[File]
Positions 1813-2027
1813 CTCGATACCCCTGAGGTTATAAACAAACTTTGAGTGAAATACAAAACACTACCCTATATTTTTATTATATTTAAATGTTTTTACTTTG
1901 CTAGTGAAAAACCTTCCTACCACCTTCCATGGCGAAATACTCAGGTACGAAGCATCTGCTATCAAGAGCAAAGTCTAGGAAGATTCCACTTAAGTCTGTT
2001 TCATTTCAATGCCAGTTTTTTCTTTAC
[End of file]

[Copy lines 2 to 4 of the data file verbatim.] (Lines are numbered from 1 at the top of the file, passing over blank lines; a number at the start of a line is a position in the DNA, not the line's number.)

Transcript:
1813 CTCGATACCCCTGAGGTTATAAACAAACTTTGAGTGAAATACAAAACACTACCCTATATTTTTATTATATTTAAATGTTTTTACTTTG
1901 CTAGTGAAAAACCTTCCTACCACCTTCCATGGCGAAATACTCAGGTACGAAGCATCTGCTATCAAGAGCAAAGTCTAGGAAGATTCCACTTAAGTCTGTT
2001 TCATTTCAATGCCAGTTTTTTCTTTAC